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New man aims to self-destruct

A history teacher, freshly elected on to England's General Teaching Council, says he plans to use his new position to fight for its abolition. Dorothy Lepkowska reports

A newly-elected member of England's General Teaching Council has vowed that he will campaign to get it abolished.

Neil Taylor, 32, a history teacher and head of sixth form at Chingford foundation school, in Waltham Forest, London, said the organisation was effectively redundant because its work was already being done elsewhere.

Mr Taylor is one of 15 new members taking up teacher representative posts on the body. Overall, there was a disappointing turnout in the GTCE elections with just 10 per cent of teachers voting in the primary and secondary categories, 18 per cent for the special school seats and 22 per cent in the primary headteacher contest.

The secondary head category was unopposed with Ralph Ullman, of the fee-charging Wellingborough school, in Northamptonshire, taking the seat.

Mr Taylor is one of three new secondary council members who are openly hostile to the GTC. He said this week: "I am going to make sure the GTC spends as little money as possible and put forward the arguments for abolition.

"We already have teaching unions to represent the interests of teachers so the GTC is effectively redundant.

"I want to see the GTC enjoy the benefits of early retirement - something to be denied to the profession it supposedly represents."

In his election statement, he described the body as "little more than a background noise in educational debate".

He added: "I cannot think of a single useful thing that the GTC has done."

Nigel Bowler, who has also been elected, described the GTC in his mission statement as a "waste of time and money". And Terry Bladen, a former president of the National Association of Schoolmasters Union of Women Teachers, said he would campaign for a review of how the GTC operates and clarification of what teachers get for their subscription.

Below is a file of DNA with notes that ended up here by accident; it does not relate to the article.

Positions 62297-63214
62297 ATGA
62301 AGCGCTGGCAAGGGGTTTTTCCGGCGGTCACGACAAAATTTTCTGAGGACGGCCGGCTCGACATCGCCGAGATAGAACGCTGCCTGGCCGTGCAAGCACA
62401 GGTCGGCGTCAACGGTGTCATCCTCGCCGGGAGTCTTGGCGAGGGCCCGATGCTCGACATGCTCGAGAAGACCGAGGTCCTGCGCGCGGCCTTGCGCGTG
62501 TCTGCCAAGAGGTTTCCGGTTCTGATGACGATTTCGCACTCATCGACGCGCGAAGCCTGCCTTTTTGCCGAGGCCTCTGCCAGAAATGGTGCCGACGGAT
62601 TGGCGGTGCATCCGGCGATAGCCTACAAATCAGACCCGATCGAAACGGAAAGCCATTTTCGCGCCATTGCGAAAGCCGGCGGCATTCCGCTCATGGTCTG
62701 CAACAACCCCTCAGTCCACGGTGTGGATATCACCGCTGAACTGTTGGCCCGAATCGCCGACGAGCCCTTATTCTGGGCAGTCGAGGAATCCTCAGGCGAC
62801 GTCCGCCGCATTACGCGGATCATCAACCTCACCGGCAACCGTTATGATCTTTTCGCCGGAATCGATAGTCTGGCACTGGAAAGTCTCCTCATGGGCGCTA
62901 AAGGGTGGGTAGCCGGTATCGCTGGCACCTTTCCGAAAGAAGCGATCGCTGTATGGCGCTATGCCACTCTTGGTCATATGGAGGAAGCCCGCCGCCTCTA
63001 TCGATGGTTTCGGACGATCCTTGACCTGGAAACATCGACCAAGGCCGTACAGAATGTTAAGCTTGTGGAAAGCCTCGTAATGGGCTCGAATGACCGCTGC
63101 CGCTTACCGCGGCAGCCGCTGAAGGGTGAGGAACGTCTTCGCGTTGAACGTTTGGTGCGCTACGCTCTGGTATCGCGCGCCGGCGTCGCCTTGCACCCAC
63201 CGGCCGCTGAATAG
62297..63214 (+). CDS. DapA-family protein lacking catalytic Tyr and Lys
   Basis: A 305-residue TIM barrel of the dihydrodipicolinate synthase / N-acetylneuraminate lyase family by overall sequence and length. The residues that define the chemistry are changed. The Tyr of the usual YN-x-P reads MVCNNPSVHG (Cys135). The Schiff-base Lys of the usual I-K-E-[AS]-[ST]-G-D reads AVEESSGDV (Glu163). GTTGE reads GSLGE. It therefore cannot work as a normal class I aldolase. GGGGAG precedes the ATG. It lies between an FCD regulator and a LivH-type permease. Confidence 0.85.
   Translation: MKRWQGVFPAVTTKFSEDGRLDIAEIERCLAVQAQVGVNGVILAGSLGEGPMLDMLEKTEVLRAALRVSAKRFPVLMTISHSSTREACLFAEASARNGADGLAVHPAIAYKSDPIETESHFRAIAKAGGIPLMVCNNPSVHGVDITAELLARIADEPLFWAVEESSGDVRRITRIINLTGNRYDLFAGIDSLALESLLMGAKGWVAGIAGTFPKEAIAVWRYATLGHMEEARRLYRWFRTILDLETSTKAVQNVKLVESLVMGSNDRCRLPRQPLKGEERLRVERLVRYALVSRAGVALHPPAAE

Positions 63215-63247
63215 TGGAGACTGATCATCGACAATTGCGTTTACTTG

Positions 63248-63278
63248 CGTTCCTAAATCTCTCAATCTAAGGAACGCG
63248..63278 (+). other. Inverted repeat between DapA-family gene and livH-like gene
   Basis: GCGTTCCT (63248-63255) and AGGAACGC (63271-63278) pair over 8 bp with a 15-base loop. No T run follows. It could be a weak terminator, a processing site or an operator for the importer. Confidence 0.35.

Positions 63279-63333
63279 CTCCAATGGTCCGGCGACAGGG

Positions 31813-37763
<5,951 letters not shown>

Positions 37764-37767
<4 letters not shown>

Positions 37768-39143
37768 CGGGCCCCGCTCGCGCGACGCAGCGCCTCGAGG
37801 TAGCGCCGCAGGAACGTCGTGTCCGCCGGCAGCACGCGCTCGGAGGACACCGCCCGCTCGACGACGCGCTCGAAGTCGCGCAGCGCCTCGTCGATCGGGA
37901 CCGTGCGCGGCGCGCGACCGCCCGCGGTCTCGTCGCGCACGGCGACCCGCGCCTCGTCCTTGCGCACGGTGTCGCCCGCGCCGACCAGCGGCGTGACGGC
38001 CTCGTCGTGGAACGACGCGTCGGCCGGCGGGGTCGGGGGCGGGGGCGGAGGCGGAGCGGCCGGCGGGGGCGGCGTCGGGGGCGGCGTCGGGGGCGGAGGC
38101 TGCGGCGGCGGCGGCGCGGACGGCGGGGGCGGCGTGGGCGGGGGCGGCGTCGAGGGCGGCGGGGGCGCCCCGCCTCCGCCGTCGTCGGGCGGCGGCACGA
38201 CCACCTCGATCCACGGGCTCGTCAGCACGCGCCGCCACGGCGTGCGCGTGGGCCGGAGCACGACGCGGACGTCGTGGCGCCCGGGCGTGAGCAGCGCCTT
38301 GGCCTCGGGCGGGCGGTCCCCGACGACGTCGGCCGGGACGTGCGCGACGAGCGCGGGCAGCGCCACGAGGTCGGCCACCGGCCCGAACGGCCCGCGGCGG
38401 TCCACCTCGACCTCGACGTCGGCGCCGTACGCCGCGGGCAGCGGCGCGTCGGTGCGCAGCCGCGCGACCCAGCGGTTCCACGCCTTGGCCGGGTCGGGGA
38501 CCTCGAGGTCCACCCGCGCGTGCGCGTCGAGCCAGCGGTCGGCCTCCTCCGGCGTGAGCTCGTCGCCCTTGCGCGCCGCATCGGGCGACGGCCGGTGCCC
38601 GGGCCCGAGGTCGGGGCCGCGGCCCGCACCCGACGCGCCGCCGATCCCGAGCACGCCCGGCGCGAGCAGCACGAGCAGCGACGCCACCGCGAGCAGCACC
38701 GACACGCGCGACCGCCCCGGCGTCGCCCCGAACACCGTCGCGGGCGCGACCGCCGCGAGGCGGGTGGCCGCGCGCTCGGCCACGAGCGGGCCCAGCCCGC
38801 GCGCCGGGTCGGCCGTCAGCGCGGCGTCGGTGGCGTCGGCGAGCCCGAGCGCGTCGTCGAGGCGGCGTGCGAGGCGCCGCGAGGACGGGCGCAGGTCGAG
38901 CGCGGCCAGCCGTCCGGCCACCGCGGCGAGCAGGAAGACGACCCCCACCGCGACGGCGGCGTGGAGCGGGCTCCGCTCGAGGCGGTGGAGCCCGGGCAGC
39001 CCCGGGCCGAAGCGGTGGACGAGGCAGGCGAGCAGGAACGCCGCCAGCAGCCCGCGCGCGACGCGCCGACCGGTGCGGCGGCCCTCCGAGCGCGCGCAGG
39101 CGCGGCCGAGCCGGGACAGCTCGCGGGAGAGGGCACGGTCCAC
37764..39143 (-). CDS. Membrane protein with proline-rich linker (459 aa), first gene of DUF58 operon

Sarah Bowie, a teacher at St James primary, in Wetherby, west Yorkshire, who has been re-elected to the council, said: "I think new members will realise when they attend meetings just how hard the GTC is work-ing for the good of the profession and how it is listening to teachers' concerns."

Of the current group of elected members, there are 13 women and 12 men. The new group of elected teachers will comprise of 17 men and eight women. This does not reflect the overall make-up of the teaching profession, which is 70 per cent female.

All of the nine regions in England are represented, apart from the South-west. Almost half of the new group, 12 out of 25, are members of the National Union of Teachers Carol Adams, the GTCE's chief executive, said it was healthy for the council to have a wide representation. However, she is concerned at the low turn-out and is reviewing the voting system.

She said that the single transferable voting system, where votes are cast in order of preference, might be too time-consuming when there were many candidates standing in one category.

"It is noticeable that where there are fewer candidates, more votes were cast," said Ms Adams. "The council will need to reflect on the disparity and consider whether the current system is off-putting."

She added: "We need to increase teachers' understanding of and engagement with their professional body, so that they are more strongly motivated to vote."

The GTC, which has a subscription fee of pound;30, has 64 members in all, 25 of whom are elected from the teaching profession.

Nine members are nominated by the teaching unions, and 17 by organisations representing governors, children, equality bodies, local government and higher education.

A further 13 members come through the public appointments process. All new members will take up office on September 1 this year.


The 25 teachers elected to England's GTC are:

Primary teachers (11 seats):

Tamsin Austoni, Sarah Bowie, Peter Britcliffe, Patricia Castro, Richard Cullen, Tony Cuthbert, Christine Green, Derek Johns, John Peebles, David Storrie, Sheila Mountain.

Secondary teachers (11 seats):

Martin Allen, Terry Bladen, Nigel Bowler, Peter Butler, Ronald Clooney, Anthony Handley, Barbara Hibbert, Bulvinder Michael, Gail Mortimer, John Rimmer, Neil Taylor.

Primary headteacher (one seat):

Pete Strauss.

Secondary headteacher (one seat):

Ralph Ullman.

Special schools (one seat):

David Dewhirst.

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